As my seven-year-old son squirmed and rustled in his seat, I stood on the platform giving him the “evil eye.” Inwardly I groaned as he slithered onto the floor and rolled around. His feet then began to inch up the wall and I cringed as I heard them gently tapping the wall to the beat of the music. I'm sure I hit more than a couple of discordant notes while attempting to keep my concentration on the keyboard I was so inexpertly playing. His two sisters sat next to each other, oblivious to his behaviour because they were excitedly whispering away and giggling while writing notes to each other.
This is likely why many prefer to keep children out of church services. It wasn't an option during that first appointment as an officer in a little church on the prairies, and looking back, I'm glad it wasn't. I learned over the years that those small ears and eyes were taking in everything around them.
When I was a young girl growing up in Long Branch, a Toronto neighbourhood, my weeks consisted of walking back and forth to the local corps for various activities. Brownies and home league on Tuesdays, timbrel practice on Wednesdays, band practice on Thursdays and then later there was girl guides and youth group. Another night was filled with junior soldiers and corps cadets and then there were Sundays, where my schedule looked like this: 9 a.m. directory, 9:30 a.m. Sunday school, 11 a.m. the holiness meeting, lunch and dinner at home, 6 p.m. back to the corps for prayer meeting and then at 7 p.m. the salvation meeting would start—my favourite! We'd sing rousing choruses, hear heartfelt testimonies and listen enraptured to the sermon that always ended with an invitation to kneel at the mercy seat. Even as young as seven or eight, I have memories of kneeling and praying at my seat, asking God for forgiveness and watching others do likewise. Every song, word and testimony swirled around me and had a major influence in my life.
I am more spiritually enriched today because of these early experiences. Had Sunday school been held during the morning meeting, I would be poorer for it. Kim Garreffa, who works in the Army's music and gospel arts department, says of her early experiences, “It amazes me what I remember about church as a child and how many songster songs I can sing. When adults thought I was just fooling around, I was actually listening and absorbing.”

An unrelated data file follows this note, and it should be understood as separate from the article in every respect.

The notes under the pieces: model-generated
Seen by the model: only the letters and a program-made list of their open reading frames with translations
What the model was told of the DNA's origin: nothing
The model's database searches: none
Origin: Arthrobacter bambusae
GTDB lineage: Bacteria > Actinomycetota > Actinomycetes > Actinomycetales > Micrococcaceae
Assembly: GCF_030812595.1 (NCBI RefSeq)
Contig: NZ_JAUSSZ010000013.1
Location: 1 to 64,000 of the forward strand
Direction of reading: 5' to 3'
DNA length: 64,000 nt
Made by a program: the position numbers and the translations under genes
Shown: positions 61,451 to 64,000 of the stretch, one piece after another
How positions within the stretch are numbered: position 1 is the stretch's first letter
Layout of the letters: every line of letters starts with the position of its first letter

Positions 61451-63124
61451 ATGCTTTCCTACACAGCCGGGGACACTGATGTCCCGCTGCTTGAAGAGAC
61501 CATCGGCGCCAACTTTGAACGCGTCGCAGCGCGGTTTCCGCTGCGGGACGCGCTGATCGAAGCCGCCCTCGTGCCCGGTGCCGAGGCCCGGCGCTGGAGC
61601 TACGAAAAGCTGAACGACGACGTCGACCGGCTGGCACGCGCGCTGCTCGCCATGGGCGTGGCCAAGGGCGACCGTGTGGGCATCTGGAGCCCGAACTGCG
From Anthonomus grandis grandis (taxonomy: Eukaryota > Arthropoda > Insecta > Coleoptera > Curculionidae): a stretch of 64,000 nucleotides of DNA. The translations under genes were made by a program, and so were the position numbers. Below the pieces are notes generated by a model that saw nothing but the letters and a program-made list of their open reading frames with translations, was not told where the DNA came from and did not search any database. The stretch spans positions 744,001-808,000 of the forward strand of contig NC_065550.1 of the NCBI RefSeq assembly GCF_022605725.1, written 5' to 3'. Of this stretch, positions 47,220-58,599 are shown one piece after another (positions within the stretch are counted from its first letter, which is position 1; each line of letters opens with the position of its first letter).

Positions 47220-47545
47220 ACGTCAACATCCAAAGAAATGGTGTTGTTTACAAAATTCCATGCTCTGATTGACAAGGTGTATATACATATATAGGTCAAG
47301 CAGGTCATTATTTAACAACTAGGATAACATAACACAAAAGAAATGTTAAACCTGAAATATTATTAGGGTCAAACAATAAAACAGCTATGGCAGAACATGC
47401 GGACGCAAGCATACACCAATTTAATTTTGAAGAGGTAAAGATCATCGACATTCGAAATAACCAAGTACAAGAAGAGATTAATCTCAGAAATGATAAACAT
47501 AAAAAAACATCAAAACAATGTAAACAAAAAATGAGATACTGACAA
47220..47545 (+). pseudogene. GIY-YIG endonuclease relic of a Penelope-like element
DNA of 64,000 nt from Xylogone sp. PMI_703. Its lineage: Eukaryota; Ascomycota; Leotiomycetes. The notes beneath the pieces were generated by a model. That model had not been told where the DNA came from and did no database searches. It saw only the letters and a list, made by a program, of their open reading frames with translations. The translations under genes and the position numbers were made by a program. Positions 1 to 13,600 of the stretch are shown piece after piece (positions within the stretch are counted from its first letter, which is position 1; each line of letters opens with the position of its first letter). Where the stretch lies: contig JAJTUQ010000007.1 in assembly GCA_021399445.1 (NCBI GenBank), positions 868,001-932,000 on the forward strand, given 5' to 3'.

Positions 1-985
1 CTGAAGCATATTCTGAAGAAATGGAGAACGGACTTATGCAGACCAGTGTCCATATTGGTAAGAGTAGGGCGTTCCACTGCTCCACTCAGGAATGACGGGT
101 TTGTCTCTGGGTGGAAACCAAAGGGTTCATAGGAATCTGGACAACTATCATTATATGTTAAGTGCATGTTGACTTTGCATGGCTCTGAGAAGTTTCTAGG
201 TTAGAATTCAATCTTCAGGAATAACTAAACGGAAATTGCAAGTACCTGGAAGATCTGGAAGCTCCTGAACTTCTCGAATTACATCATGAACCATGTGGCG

Are we robbing our children by encouraging them to leave during the church service for activities geared for their age level? Do we underestimate what they can take in and comprehend just because they are fidgeting and seem to be unaware of what's going on? As parents, it is our responsibility to teach our children about Jesus and show them what a relationship with God looks like. I think that not only includes prayer and Bible reading at home, hearing us speak in love and watching us live a godly life, but also worshipping corporately with all of God's family on Sundays.
Walter Brueggemann, an Old Testament scholar, suggests that adults need to be a “saturation witness” to their children. They need to be involved in an ongoing and constant conversation in the home that all of life is to be devoted to trust in God alone.
Those three wiggly, giggly children of mine grew up and their love for God continues to grow. Two more have been added to our family and each Sunday they all sit in church with us while we lead the service and preach the message. They're teenagers now and sometimes we discuss the message or something that was said during the morning. It's exciting to hear their views and opinions about church, worship and Christian living. I'm glad they sat through church services over the years, eating Cheerios out of little plastic baggies and laying on the floor colouring, all the while absorbing God's Word, sensing his Spirit and being influenced by the family of God.
Recently I was listening to a podcast of a message I gave not too long ago. I noticed that, at one point, I stopped and made odd sounds. I laughed as I remembered that it was one of the mornings little Ethan, a toddler in our church, waddled over to me and I had stopped in the middle of my message to smile and speak to him in that singsong voice reserved for babies. Did it distract me? Yes. Was it a bad distraction? No. We carried on and the message was heard and delivered. All are welcome in the family of God.
“Jesus called the children to him and said, 'Let the little children come to me, and do not hinder them, for the kingdom of God belongs to such as these' ” (Luke 18:16).
Major Kathie Chiu is the executive director of Victoria's Addictions and Rehabilitation Centre.